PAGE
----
landing for traditional part 23 airplanes.

The FAA did not envision integrated, electric cockpits when it developed
23.1353(h). New part 23 airplanes are being certificated with all electrical
instruments, including the standby instruments. This reliance on electric power
increases the importance of ensuring adequate battery power until the pilot can
descend and make a safe landing.

Most new engines utilize electronic engine controls. These engine controls may rely
on the airplanes electrical system for power and to control fuel and ignition. Large
engines typical in part 25 airplanes will have a dedicated power source running off
the engine as long as the engine is running, the electronic engine control has power.
Some of the smaller, simpler engines emerging in part 23 airplanes may not have
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these dedicated power sources and may rely on the airplanes electrical system to
keep functioning.

The FAA believes that most new turbine powered airplanes, and some turbocharged
piston-powered airplanes, will operate at high altitudes under IFR. Under these
conditions, 30 minutes may not be adequate for battery power because of the time it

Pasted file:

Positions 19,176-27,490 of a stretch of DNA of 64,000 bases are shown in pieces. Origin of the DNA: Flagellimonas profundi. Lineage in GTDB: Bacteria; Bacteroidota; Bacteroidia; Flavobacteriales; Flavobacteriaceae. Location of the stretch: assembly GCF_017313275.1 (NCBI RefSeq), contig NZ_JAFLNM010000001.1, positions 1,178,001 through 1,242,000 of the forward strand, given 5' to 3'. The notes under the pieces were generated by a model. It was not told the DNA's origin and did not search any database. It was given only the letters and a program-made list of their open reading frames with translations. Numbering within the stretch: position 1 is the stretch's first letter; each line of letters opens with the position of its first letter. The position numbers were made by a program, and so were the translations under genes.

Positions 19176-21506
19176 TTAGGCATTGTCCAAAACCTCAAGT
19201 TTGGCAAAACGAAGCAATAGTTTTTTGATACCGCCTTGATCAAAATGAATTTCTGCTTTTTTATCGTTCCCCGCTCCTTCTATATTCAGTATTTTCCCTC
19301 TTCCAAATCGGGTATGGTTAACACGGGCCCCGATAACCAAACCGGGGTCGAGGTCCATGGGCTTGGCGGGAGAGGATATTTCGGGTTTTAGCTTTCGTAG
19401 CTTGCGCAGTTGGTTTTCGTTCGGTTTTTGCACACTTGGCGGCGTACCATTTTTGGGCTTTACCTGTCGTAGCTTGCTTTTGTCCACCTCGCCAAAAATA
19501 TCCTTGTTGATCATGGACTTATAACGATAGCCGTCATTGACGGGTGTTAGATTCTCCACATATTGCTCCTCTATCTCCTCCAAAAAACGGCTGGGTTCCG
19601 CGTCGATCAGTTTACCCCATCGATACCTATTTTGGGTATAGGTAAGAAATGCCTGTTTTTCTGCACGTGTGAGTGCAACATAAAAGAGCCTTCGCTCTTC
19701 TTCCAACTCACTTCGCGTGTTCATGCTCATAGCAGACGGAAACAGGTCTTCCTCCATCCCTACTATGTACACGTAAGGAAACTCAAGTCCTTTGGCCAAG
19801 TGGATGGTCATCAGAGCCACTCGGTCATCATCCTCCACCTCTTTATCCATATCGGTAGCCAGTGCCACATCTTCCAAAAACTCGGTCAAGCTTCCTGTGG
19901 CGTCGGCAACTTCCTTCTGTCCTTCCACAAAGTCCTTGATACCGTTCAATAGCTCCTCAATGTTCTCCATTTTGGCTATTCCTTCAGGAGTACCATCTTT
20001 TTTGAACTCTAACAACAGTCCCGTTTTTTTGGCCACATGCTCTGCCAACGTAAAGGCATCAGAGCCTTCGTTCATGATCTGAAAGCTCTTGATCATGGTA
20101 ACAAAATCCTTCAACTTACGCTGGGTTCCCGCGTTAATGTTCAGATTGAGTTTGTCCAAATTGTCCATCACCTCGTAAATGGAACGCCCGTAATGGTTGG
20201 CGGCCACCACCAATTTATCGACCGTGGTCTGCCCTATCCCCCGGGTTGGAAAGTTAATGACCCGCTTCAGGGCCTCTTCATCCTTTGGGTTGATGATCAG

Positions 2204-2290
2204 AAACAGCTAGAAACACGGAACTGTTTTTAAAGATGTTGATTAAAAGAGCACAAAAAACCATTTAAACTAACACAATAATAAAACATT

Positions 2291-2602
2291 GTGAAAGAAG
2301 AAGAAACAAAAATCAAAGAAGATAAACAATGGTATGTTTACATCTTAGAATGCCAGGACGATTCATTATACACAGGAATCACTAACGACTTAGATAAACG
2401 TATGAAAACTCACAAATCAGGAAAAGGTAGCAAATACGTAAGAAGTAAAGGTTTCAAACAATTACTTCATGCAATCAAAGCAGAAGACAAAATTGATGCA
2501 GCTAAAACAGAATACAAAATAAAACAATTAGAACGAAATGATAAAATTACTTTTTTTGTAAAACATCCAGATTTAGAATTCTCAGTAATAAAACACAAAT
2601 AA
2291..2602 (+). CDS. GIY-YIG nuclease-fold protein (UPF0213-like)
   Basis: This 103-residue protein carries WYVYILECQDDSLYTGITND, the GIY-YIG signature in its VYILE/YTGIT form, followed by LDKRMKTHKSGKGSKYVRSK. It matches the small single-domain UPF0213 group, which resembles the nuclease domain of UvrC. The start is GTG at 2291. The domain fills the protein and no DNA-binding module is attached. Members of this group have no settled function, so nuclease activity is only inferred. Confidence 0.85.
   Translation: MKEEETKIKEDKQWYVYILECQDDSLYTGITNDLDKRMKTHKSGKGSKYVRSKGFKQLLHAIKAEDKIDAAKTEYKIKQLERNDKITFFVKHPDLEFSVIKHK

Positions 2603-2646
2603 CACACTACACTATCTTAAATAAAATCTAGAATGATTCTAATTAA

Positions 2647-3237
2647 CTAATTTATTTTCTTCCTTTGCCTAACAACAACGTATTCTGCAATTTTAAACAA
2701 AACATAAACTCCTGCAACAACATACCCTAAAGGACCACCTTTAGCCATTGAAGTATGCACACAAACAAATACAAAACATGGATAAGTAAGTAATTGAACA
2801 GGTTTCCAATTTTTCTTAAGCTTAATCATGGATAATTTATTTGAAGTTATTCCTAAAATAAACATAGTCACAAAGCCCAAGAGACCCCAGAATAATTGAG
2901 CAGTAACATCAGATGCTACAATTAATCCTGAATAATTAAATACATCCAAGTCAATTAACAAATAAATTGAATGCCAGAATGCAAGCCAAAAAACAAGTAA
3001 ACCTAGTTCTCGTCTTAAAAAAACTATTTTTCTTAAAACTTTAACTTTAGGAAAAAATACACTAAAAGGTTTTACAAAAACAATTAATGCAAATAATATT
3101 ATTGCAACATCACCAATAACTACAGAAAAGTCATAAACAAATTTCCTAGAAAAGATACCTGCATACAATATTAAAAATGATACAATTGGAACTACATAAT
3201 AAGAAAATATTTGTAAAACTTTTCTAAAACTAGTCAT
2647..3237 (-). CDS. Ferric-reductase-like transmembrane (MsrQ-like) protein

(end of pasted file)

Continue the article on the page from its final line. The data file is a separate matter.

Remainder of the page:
would take to descend from maximum altitude to find visual meteorological
conditions (VMC) and land, or to perform an instrument approach for a landing. For
this reason, revised 23.1353(h) would extend the battery time requirement to 60
minutes for airplanes approved with a maximum altitude above 25,000 feet.

Many new single-engine airplanes are intended for use in part 135 passenger service.
Proposed 23.1353(h) provides consistency with the operating requirements for
single engine IFR in 135.163(i). That section requires a 60 minute battery to power
all emergency equipment, as specified by the manufacturer, to allow continued safe
flight and landing.

This amendment still allows 30 minutes of emergency electrical capacity for all Part
23 aircraft with a service ceiling of 25,000 feet or less, but requires 60 minutes
capacity if the ceiling is above 25,000 feet.

The Final Rule adopted the comment, which was the inclusion of time to recognize
the failure and take load shedding action that was deleted by mistake from the prior
rule. The FAA also changed the preamble to remove the paragraph about part 135,
which is not relevant to compliance to the rule. Section 23.1353 is modified as
discussed.


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282
23.1357 Circuit Protective Devices

The corresponding rules in CAR 3 are CAR 3.690, 3.691 and 3.692.

The corresponding airworthiness criteria is section 6.19, Airship Design Criteria,
FAA-P-8110-2, Change 2.

Original Issue and Subsequent

This rule allows only one essential circuit on one circuit protective device. The intent
of the rule is met for installations that integrate position and anticollision lights on
one wire when no single failure can cause the loss of any of the following: